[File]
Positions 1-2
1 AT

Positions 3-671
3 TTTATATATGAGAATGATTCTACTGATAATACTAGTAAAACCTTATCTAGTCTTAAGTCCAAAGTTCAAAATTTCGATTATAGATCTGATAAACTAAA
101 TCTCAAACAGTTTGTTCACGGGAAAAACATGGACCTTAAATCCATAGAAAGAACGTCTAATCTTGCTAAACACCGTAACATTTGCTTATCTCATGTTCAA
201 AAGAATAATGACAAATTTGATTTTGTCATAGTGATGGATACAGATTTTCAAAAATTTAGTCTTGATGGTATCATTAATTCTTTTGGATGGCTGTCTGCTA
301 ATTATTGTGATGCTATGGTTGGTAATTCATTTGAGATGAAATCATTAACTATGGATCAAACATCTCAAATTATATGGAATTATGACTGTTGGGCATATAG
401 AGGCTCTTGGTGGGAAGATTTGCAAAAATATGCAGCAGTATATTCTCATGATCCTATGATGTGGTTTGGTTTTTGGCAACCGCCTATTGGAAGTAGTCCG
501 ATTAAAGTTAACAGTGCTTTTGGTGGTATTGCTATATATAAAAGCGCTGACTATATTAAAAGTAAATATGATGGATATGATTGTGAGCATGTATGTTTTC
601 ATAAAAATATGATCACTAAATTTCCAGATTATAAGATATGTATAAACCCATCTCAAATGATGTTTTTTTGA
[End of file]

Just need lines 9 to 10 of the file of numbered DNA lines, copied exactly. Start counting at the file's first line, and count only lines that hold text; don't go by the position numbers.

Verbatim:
501 ATTAAAGTTAACAGTGCTTTTGGTGGTATTGCTATATATAAAAGCGCTGACTATATTAAAAGTAAATATGATGGATATGATTGTGAGCATGTATGTTTTC
601 ATAAAAATATGATCACTAAATTTCCAGATTATAAGATATGTATAAACCCATCTCAAATGATGTTTTTTTGA